Products of Design MFA student Miguel Olivares’s thesis, In Knead: Rebuilding Intent in Our Relationship with Food, examines the importance of how food can be a material for design. Miguel’s love for food and design started during a 10-day workshop at the Domaine de Boisbuchet, France, where he began to study the physical, emotional and experiential benefits associated with cooking.
Miguel began a self-imposed diet where he only ate the foods that he loved if they were made from scratch.
Inspired by the work of neurologist Frank Wilson and philosopher Martin Heidegger, In Knead focuses on the influence that the hands have on how we engage in our daily lives. It’s a case study in creating purpose through cooking, and is explored as a set of tools, a digital interface, a public experience, and a business enterprise.
Miguel’s vision for “In Knead” is to bring attention to the growing field of food design and to show how cooking with intent can create meaning in our relationships with food. By deepening our relationship with food, we can also benefit the communities and places we live in.
Miguel began to interview various stakeholders within the world of food design and food enterprise, informing his primary research into the history of the tools and techniques humans use to cook. He took special interest in the research around anthropology and food science by Bee Wilson. Wilson’s Consider the Fork: A History of How We Cook and Eat served as a key reference for Miguel’s design work. In the text, Wilson describes the relationship between the human body and the tools we use for cooking. And inspired by this dynamic—rather than solving for specific problem spaces—Miguel focused on designing solutions that would evoke new ways of seeing the complexities within the food ecosystem.
Miguel began his investigation into how intent can affect the meaning of objects by shaping clay into “gestures of generosity.” He then began a self-imposed diet where he only ate the foods that he loves if they were made from scratch. This series of material studies, along with the diet, inspired a set of bread-making tools that illustrated the notion that “our tools are shaped by the intent we knead into them.”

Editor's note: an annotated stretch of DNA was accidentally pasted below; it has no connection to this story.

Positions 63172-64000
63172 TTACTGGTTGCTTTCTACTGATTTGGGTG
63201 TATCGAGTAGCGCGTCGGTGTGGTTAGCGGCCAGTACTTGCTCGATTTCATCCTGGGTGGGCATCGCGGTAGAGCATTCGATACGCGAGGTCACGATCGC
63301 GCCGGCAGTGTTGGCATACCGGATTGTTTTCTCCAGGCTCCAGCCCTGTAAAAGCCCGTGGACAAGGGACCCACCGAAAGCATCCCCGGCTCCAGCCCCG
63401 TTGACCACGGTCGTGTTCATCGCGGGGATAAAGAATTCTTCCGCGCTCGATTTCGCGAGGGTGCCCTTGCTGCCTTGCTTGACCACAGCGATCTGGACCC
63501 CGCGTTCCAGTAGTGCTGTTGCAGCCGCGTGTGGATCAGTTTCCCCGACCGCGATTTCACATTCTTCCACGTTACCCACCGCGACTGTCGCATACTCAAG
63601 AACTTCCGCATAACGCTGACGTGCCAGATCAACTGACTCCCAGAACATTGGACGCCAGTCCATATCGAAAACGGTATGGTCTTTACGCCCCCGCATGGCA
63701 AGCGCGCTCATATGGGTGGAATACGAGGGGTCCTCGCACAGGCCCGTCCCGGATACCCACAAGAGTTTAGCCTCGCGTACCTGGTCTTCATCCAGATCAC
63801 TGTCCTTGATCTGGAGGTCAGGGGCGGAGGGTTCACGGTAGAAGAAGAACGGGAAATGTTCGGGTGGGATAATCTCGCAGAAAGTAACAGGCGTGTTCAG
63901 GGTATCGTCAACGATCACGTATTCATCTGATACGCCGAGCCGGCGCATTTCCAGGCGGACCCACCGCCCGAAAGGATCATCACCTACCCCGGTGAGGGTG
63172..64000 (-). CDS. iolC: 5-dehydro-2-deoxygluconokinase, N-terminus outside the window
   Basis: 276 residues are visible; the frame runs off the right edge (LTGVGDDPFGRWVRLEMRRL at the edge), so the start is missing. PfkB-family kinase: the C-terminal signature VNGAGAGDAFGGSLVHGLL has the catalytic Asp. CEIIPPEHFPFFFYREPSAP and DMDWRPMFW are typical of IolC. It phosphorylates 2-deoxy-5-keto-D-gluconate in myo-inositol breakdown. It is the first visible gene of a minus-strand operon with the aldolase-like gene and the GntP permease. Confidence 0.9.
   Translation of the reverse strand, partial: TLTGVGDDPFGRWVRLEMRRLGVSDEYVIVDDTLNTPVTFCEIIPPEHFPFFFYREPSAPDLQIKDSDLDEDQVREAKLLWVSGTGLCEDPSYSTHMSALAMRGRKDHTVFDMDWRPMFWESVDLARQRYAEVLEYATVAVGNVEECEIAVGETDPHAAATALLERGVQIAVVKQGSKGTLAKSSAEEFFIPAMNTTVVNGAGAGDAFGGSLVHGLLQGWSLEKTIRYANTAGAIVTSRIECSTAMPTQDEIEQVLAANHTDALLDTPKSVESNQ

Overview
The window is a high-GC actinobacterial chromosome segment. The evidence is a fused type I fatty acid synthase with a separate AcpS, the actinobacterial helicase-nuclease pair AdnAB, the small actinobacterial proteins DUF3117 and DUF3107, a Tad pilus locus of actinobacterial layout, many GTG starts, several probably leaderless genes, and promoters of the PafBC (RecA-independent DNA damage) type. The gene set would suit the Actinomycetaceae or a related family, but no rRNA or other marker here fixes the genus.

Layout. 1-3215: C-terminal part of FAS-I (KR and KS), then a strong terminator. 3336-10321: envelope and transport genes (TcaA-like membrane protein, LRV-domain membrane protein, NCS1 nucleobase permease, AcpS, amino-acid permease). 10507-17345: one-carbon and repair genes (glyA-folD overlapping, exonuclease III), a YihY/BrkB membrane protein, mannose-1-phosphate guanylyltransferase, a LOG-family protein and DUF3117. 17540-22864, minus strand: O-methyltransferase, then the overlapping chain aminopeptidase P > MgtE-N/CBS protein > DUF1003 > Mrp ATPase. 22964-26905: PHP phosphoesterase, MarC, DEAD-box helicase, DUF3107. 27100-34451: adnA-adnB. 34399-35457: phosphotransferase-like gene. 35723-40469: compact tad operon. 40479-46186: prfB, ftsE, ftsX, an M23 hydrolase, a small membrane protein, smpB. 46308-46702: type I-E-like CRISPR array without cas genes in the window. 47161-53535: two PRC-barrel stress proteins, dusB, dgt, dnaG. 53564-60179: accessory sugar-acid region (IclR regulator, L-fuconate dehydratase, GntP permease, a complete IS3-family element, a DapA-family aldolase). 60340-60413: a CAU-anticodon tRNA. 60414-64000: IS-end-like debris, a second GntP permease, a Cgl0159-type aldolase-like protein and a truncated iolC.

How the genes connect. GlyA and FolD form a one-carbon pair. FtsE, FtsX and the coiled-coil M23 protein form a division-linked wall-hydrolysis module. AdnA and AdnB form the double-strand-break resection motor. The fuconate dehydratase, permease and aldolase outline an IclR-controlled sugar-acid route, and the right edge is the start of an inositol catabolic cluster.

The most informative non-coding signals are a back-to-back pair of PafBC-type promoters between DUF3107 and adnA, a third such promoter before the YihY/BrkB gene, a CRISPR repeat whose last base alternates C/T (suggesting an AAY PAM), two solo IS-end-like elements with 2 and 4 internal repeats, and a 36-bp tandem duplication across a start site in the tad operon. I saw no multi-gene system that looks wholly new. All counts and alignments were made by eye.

Miguel’s next iteration analyzed the touchpoints where tools would improve the process. And inspired by watching artisanal bakers in Mexico, he identified techniques that would inform his designs. The final designs are hand-crafted Mahogany bread tools, in keeping with the artisanal bread-making process he practices and is inspired by.
“Elements” is a digital worktable where you can practice, play, and perfect your cooking techniques.
Focusing on the value of work and practice, Miguel designed Elements, a digital worktable where you can practice, play, and perfect your cooking techniques.
By combining the ingredients of projection technology with haptic feedback, Miguel created an educational tool that was also a delightful cooking experience. Miguel’s research and interviews with professional chefs, restaurant owners, and cooking class experts lead him to focus on simulating manual cooking techniques for the software—differentiating Elements from other digital interfaces which only focus on leading individuals through recipes, rather than the development of skills.
Continuing with his hands-on approach, Miguel created a serious of experiences that allowed participants to create delightful, playful dishes.
KiKo Kitchen is a market, a fermentation bar, and a kitchen space designed to bring us closer to the way we grow, prepare, and share our food.
These designs prompted Miguel to develop a business concept that educated people on where their food comes from, and how it is grown. Coupling his 12 years in the grocery business with his passion for food, he created Kiko Kitchen. KiKo Kitchen is a market, a fermentation bar, and a kitchen space designed to bring us closer to the way we grow, prepare, and share our food. Kiko Kitchen offers educational workshops, shared meals, and company events that are designed to be memorable, immersive food experiences.
Since The New York Times and other national publications have reported that fermentation is the “next big trend in 2015," the menu at the fermented bar would have such drinks as Kombucha, Shrubs, and other fermented drinks from around the world. Miguel’s Mexican background and rich cuisine heritage would also influence the menu. The merchandising and event space would take cues from the SHED in Northen California and The Brooklyn Kitchen.
Miguel’s vision for In Knead is to bring attention to the growing field of food design and show how cooking with intent can create meaning in our relationships with food. By deepening our relationship with food, we can also benefit the communities and places we live in.
Learn more about Miguel at maozdesign.com, and contact him at molivares[at]sva[dot]edu.